You don’t generally think of Black Thunder V-bottoms as “fast.” There are exceptions, of course—the 43-footer that Dennis Parvey and his son, Jason, piloted to 145 mph late last month at the Lake of the Ozarks Shootout in Central Missouri being chief among them. Still, in the current world of low-profile, cut-down deck V-bottoms with sit-down cockpits, a Black Thunder stands out not as sore thumb but frankly as a small building. And as comfortable a high-sided, deep-cockpit mono-hull with baller headroom in its cabin may be, it’s not ideally suited for speed.
Yet thanks in large part to BBLADES Professional Propellers of Princeton, Wis., there’s another Black Thunder laying down impressive speeds these days. Owned by Ryan Ward of Clio, Mich., and powered by twin supercharged and electronically fuel-injected 1,022-hp engines, the 46-footer that weighs more than 12,000 pounds reportedly has topped 96 mph—and has more in it.
“I’ve still got to find the sweet spot,” said Ward. “It should get close to 100 mph.”
Given that by his own estimate and that of Brett Anderson, the founder and owner of BBLADES, the boat was “a handful” that used to violently chine-walk at speeds greater than 65 mph, that’s impressive. Ward purchased the boat, which was built in 2002, five years ago and immediately went to work transforming it into a large hot rod. Working closely with his friend Ben Weirsum of Precision Power Offshore in Spring Lake, Mich., he transformed the supercharged 575-hp Mercury Racing engines into reliable beasts that nearly double output.
Ward and Weirsum essentially dumped everything but the engine blocks and rebuilt the mills with Dart 360 aluminum heads, a MEFI 4B electronic control unit and a custom-mapped fuel-injection system of their own design. To handle the power, they swapped out the boat’s original drives with SCX4 units from IMCO Marine. They kept the supercharger boost to a relatively conservative 7.2 pounds, and even still the engines produce 1,100 to 1,200 foot-pounds of torque in addition to their substantial horsepower numbers.
Having all that power produced too much stern lift for the high-sided V-bottom, according to Ward, and it made the 46-footer unruly at higher speeds. And while helpful in cross seas, the Mercury Racing 380 K-Planes they installed didn’t resolve the issue.
“With our Hering 17-inch diameter, 30-inch pitch cleavers and that power we had so much stern lift that the boat would start chine-walking so badly that I would have to let off at 80 mph—it was dangerous, you could potentially spin out,” said Ward. “We knew we needed to lift the bow.”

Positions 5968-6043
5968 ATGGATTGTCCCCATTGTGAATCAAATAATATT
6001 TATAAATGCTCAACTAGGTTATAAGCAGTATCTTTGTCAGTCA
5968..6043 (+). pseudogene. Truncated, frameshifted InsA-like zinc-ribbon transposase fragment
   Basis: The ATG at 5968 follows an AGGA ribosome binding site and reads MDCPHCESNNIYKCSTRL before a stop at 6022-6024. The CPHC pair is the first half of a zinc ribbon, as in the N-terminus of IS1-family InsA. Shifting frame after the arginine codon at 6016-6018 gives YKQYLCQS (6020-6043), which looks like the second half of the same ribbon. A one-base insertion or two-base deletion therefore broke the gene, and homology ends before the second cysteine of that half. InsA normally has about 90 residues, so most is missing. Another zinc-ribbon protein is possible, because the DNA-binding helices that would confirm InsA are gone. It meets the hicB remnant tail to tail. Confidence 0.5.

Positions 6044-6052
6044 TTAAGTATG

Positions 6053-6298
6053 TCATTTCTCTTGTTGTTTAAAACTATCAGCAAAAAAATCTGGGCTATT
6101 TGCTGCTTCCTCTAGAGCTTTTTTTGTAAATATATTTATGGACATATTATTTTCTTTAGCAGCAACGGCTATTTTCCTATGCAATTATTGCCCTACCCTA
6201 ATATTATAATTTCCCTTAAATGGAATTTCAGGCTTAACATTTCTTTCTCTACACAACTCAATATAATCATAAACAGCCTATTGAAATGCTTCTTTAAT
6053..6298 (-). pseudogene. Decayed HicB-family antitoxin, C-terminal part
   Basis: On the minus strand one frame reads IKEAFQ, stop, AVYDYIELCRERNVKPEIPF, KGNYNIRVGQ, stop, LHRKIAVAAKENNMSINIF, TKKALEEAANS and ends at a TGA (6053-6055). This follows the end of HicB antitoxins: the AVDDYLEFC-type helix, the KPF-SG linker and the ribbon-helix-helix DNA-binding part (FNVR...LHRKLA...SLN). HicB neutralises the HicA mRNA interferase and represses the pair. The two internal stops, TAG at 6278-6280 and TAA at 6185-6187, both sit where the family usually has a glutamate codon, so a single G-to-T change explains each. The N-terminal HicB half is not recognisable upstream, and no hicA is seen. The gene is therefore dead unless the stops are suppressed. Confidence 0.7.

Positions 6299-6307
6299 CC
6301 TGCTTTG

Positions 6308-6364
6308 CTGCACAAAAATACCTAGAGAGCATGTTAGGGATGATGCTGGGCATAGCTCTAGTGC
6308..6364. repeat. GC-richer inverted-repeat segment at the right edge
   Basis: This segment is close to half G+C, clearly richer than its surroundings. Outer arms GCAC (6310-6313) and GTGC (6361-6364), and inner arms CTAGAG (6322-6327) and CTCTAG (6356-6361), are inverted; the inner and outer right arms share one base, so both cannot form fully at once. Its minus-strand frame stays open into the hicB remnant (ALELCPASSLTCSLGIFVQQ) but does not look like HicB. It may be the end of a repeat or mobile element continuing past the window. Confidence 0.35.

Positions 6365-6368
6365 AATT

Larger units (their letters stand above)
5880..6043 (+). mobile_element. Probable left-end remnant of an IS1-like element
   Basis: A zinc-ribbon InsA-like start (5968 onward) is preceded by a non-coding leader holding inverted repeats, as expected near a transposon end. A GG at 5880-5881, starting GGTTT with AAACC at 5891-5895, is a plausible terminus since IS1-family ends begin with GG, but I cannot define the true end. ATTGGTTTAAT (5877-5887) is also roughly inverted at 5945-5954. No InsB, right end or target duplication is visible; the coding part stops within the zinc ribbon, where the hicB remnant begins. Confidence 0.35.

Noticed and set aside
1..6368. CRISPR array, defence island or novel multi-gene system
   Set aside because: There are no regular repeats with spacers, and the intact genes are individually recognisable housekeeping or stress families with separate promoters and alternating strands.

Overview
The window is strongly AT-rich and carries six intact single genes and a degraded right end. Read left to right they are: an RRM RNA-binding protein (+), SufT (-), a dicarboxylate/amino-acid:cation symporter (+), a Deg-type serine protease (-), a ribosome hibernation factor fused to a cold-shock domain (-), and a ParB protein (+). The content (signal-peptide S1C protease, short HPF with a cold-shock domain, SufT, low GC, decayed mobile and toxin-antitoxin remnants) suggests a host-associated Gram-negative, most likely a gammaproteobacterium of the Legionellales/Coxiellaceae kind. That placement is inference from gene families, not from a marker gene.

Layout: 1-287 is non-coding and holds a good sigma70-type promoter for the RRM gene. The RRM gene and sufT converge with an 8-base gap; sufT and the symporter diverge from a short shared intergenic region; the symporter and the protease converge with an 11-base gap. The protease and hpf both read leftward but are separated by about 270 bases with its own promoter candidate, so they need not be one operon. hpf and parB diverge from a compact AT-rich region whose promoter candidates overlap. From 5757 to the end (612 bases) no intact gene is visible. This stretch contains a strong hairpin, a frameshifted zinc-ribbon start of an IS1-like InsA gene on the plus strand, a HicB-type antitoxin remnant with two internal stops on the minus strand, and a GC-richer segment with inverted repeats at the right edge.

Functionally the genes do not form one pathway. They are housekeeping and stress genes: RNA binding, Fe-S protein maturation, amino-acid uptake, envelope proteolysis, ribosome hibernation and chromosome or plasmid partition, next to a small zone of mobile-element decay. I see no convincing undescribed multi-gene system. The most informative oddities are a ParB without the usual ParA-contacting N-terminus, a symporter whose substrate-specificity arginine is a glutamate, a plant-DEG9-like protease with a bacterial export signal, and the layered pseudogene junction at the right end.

The solution came through the folks at BBLADES. Anderson and company not only rounded the propeller tips, but reduced their diameters by 3/8-of-an-inch and changed their rake angles to 18 degrees.
“First, we worked with Ryan on spacer plates which helped, but the modifying props was the trick,” said Anderson. “We have various templates we use to create different size radii. The rounded tips and precision cupping ‘trick’ the propellers into thinking they are five degrees higher in rake angle. Accuracy is critical in this procedure, but we have done this process many times over the years with great success.
“The biggest hurdle?” he added then laughed. “It’s getting the customer to agree to letting us round the tips of their $10,000 set of props.”
Ward, who put said he put 65 to 70 running hours on his Black Thunder this season, could not be happier.
“BBLADES has done props on five boats for me now and I’ve always been happy,” he said. “Brett and Brad did extensive work on my props to get the bow lift we needed, and now we’re running great.”
Matt Trulio is an award-winning journalist who has covered the high-performance powerboat world since 1995. He wrote for Powerboat magazine for 17 years and was the magazine’s editor at large until it ceased publication in 2011. Trulio is the founder, editor-in-chief and publisher of speedonthewater.com, a daily news site that covers the high-performance powerboat realm. He’s also the former editor of Sportboat magazine.